RD: Not at all, although Coach Sweet was an extremely good coach, (hence his move to the CFL), Coach Blackshear is right up there with him. They collaborated a lot with each other during this past season on o-line techniques, so that has made the transition a very easy one. We use all the same terminology and line calls as we did with Coach Sweet, making little confusion. Coach Blackshear’s playing experience as a starter on the national champion Gator’s team brings a lot to the table because he has first hand knowledge of every single technique that he teaches, and they are all proven and game tested.

J: We heard that Coach Wilson started to focus personally on the offensive line as last season went on. Did this serve as a motivational tool only, or did he bring some new techniques to the table?

RD: Coach Wilson did spend time with us at certain points last year,
but he does the same with all positions. Although he lets his coaches do their jobs, he is a very hands-on coach, and certainly has the knowledge necessary for helping out the o-line. There is so much that goes into coaching the o-line, that sometimes a different perspective can help someone better understand a certain scheme or technique. When Coach Wilson speaks you listen, and it definitely was a motivational tool when he entered into our drills and practices, even if he didn’t say a word.

J: What were your impressions of spring practice, are things coming together?

RD: I thought spring practice went very well, especially since there
were no major injuries. Everyone on the offense has a better understanding of Coach Marino’s system, and look for offensive production to improve greatly this year, with a number of playmakers in the skill positions and a stronger o-line. The spring is a great time for the team to improve, especially for the offense because every time we line up in practice we are going against the best defense in the Ivy League.

J: The offensive line has been to Hell and back since 2005. With more experienced players going into this season, do you expect to see some more improvements, particularly in the run blocking?

RD: Yes, absolutely. While we lost some very good linemen to
graduation, the o-line as a whole will be much stronger this year. We have 3 returning starters, and more than enough talent and size fighting for spots on the line. The running game should be much improved from last year with the o-line working more closely together this year, and also being bigger and stronger from our improved lifting program won’t hurt either.

Protecting the QB's Blind Side vs. Dartmouth (CREDIT: DeBernardo Family)

J: The running yardage per game was up slightly in 2006, but the number of sacks allowed was down noticeably, (16 in '06 from 33 in '05). Was pass blocking more of a priority for you guys last year?

RD: As you know, we were a very pass heavy offense in 2006 (and in
2005 for that matter). Coach Sweet worked with us endlessly, improving not only our pass blocking techniques, but schemes as well, something we are continuing with Coach Blackshear. With us passing so much, it was simply not an option to let up any sacks at all, and we now take it personally to protect our quarterback, whoever is behind center.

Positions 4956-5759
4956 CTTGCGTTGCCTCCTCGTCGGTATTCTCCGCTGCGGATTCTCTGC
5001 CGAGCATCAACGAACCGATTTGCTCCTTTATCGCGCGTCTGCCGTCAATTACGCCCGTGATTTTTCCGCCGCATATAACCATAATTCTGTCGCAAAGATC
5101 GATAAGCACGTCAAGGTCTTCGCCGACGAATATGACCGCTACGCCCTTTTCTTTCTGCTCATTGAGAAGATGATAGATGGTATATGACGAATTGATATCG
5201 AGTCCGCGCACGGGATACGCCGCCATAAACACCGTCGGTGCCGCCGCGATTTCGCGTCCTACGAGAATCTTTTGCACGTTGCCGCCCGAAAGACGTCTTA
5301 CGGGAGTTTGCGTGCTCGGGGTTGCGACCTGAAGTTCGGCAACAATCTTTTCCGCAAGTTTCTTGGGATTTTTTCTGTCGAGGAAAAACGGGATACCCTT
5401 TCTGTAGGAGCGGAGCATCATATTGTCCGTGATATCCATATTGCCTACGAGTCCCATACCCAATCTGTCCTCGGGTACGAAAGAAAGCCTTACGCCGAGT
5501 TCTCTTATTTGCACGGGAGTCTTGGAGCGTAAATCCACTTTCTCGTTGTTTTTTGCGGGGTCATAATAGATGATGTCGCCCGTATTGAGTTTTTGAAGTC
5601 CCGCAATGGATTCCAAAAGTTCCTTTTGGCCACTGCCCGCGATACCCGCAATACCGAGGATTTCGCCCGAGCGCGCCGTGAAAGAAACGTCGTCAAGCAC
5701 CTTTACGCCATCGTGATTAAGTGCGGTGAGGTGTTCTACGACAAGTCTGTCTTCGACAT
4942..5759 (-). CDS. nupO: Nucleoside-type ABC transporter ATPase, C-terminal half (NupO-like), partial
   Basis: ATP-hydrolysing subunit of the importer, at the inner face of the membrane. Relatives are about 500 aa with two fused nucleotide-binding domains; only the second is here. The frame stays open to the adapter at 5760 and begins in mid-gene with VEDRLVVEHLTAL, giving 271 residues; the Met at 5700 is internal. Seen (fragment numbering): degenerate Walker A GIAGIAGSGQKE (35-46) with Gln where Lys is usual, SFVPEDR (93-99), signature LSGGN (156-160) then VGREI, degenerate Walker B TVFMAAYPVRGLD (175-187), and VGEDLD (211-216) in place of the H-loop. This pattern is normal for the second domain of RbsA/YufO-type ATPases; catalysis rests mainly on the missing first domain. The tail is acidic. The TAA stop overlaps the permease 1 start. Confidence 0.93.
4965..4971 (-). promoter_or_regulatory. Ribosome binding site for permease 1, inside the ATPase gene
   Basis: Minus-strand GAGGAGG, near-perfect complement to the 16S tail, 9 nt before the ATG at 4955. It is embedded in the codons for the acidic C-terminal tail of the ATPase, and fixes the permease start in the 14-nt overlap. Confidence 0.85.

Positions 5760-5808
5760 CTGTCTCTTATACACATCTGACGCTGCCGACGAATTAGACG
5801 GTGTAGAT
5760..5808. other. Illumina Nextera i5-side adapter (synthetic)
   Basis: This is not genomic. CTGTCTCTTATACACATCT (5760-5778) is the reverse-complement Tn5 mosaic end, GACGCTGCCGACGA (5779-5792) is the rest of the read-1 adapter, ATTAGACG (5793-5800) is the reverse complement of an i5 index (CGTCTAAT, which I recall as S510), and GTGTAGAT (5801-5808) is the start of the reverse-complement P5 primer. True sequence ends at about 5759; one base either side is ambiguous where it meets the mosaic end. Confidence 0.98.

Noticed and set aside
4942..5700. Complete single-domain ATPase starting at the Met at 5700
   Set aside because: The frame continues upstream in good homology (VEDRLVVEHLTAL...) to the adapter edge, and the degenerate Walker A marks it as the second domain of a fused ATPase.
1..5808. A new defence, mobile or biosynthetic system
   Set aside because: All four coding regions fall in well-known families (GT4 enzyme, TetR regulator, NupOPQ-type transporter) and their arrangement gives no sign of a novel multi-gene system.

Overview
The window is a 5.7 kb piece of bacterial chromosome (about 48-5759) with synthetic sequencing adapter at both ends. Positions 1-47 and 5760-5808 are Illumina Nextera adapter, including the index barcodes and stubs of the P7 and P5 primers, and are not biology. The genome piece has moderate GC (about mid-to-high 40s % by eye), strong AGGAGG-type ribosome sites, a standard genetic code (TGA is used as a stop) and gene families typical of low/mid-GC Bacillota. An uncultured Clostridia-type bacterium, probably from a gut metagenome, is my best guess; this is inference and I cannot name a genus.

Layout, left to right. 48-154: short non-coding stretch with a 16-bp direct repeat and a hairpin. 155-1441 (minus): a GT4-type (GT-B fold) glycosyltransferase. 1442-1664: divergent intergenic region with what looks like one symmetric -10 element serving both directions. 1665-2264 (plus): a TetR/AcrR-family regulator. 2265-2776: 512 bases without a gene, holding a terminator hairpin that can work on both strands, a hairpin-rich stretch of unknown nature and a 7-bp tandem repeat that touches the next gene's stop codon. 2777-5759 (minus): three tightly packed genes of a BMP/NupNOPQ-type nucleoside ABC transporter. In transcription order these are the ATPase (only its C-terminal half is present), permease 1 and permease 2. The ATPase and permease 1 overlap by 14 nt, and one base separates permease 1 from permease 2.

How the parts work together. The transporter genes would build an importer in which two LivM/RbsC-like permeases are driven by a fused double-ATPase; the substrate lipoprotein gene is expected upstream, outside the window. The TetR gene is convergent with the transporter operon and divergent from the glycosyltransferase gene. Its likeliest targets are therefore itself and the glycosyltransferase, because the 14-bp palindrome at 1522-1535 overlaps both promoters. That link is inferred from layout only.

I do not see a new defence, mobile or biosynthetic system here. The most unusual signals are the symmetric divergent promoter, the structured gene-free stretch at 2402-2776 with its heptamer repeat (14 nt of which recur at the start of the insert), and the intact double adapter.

DeBernardo, During that Tough Day in Cambridge (CREDIT: DeBernardo Family)

J: What opposing defense gave you the most trouble last year?

RD: The best defense we faced last year was definitely Harvard’s.
Their d-line was outstanding with a lot of strong, fast players. We had a few rough breaks against them, and too many turnovers to win any game, especially against a team with that much talent. But we all know that we can move the ball and score on anyone, so our improved confidence will without a doubt help us this coming season.

J: Is there a leader among the offensive linemen, a unit captain so to speak?

RD: After the winter and spring seasons I would have to say that the
unit looks to me as their leader. However, we have a lot of experience with our upperclassmen, who are also good leaders. Mike Partain will be a 3rd year starter as one of two seniors, and Mike Brune is also coming off a sophomore season in which he started all 10 games at guard. Gene Kaskiw and Nate Walcker are also rising juniors who are looked up to by the younger linemen. The o-line has become a very tight-nit group, something I feel is necessary for any team to be successful. During the off-season the o-line lifts together and gets extra workouts in, doing everything as a unit.

J: Looking back at last season, what were the best and worst moments for you personally?

RD: The best single moment I would have to say was definitely the dramatic win at Brown. It was a huge step for our team, to go into Providence and beat the defending Ivy Champs, sealing our .500 season. Ending the year on a two game winning streak was just what we needed heading into the off-season. The worst would have to be the loss at Penn. The entire team fought to the end in that game, and if a few plays go our way we are in the winner’s circle for that one.

J: What have been your best experiences off the field at Columbia?

RD: My best experiences off the field, I would have to say, are just
being in New York City. It’s an amazing place, and although I grew up so close, I never really ventured into the city much before I came to school here.